Discussions of early modern gender have been, until recently, focused on the construction and performance of femininities, yet it is significant to understand that the patriarchal institutions that prescribed acceptable forms of femininity also placed restrictions on appropriate masculinities. In Renaissance drama, a form which excluded female participants, we can see the conspicuous construction and portrayal of masculinity as a response to socially prescribed gender norms; the revenge play in particular demonstrates the precarious, liminal social position many Renaissance men experienced: simultaneously privileged above women and lower-ranking men and yet necessarily submissive to socio-political behavioral constraints. In four representative revenge plays, The Spanish Tragedy, Titus Andronicus, Hamlet, and The Revenger's Tragedy, the revengers' orthodox and radical responses to prescribed gender behaviors are apparent in turn as the revenger ascends to social favor by submitting to patriarchal rule, followed by an inevitable descent into illegality, madness, and graphic violence as he takes vengeance, or rebels against patriarchal standards. Though violence, cruelty, and emotional control are required for taking revenge, the revenger's gender performance is not limited to his stereotypically masculine aggression; rather, his familial, professional, and social roles, as well as his age contribute to a unique portrayal of masculinity. Likewise, the masculine characteristics demonstrated so frequently by revengers are not necessarily limited to male characters; female characters, though featured minimally in revenge plays, are equally capable of demonstrating agency, emotional manipulation, violence, or even bloodlust in order to incite or take vengeance. Close readings of these four texts and analysis of the contemporary cultural zeitgeist shed light on the perception, creation, and response to Renaissance masculinities.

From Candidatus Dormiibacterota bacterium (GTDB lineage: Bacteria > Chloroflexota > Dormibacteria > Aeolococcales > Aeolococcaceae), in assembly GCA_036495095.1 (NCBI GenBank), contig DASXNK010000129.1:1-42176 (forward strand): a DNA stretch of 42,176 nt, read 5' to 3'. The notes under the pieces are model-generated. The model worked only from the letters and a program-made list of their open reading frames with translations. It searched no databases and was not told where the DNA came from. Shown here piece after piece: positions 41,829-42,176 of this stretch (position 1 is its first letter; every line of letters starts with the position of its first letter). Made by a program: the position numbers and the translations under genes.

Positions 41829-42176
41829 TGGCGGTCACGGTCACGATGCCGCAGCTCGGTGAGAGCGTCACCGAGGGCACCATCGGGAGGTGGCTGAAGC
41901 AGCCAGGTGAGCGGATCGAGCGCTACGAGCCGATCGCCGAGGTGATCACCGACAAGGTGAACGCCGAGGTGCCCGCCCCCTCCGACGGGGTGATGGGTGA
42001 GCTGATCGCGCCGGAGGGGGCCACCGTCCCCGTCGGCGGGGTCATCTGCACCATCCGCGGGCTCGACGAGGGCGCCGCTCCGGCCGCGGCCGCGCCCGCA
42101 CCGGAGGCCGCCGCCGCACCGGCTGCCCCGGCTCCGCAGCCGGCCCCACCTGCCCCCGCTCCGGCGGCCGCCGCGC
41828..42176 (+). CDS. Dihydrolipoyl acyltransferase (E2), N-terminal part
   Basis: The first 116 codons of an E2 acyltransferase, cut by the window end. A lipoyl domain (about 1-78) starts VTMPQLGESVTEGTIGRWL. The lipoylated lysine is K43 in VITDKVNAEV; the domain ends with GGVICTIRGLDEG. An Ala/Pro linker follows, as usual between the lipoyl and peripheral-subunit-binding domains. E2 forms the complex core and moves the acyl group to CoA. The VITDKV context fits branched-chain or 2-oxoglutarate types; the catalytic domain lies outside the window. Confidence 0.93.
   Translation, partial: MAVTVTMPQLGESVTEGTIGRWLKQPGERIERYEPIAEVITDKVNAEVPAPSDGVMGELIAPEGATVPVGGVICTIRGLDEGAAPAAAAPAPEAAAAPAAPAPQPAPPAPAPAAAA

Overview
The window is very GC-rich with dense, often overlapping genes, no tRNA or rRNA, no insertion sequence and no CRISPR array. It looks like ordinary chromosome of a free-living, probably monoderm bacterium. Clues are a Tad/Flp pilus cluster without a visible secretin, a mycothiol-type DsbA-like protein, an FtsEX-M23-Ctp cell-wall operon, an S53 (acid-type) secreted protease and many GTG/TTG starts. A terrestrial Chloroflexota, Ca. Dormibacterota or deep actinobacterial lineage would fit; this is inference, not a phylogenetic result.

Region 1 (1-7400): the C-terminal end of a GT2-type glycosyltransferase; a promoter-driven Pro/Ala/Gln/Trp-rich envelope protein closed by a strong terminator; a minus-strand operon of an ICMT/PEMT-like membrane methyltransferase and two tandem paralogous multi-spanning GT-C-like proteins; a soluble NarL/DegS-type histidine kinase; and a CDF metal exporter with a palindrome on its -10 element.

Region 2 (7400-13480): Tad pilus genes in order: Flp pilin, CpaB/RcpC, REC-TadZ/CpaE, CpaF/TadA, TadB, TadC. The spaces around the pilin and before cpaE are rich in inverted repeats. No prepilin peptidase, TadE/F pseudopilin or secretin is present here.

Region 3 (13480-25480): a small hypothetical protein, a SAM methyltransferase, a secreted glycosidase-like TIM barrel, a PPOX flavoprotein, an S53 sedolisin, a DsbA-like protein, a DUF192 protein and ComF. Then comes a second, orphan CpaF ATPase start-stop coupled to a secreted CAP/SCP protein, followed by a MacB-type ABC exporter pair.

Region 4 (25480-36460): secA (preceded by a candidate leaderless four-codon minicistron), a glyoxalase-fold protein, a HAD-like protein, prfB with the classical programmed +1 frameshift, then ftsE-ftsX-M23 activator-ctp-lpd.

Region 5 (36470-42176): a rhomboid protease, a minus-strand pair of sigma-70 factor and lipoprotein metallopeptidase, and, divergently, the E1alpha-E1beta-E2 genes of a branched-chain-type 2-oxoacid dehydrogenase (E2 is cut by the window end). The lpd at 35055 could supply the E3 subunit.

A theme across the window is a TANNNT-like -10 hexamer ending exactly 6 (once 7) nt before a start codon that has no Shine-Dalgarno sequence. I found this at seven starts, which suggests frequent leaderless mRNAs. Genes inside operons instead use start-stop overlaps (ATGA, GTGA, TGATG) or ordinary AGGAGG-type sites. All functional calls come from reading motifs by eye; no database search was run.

|Commitee:||Bobo, Elizabeth, Wilson, Mary Ann|
|School:||University of Louisiana at Lafayette|
|School Location:||United States -- Louisiana|
|Source:||DAI-A 75/10(E), Dissertation Abstracts International|
|Subjects:||Theater, British and Irish literature, Gender studies|
|Keywords:||Masculinities, Renaissance dramas, Revenge plays, Shakespeare|
Copyright in each Dissertation and Thesis is retained by the author. All Rights Reserved
The supplemental file or files you are about to download were provided to ProQuest by the author as part of a
dissertation or thesis. The supplemental files are provided "AS IS" without warranty. ProQuest is not responsible for the
content, format or impact on the supplemental file(s) on our system. in some cases, the file type may be unknown or
may be a .exe file. We recommend caution as you open such files.
Copyright of the original materials contained in the supplemental file is retained by the author and your access to the
supplemental files is subject to the ProQuest Terms and Conditions of use.
Depending on the size of the file(s) you are downloading, the system may take some time to download them. Please be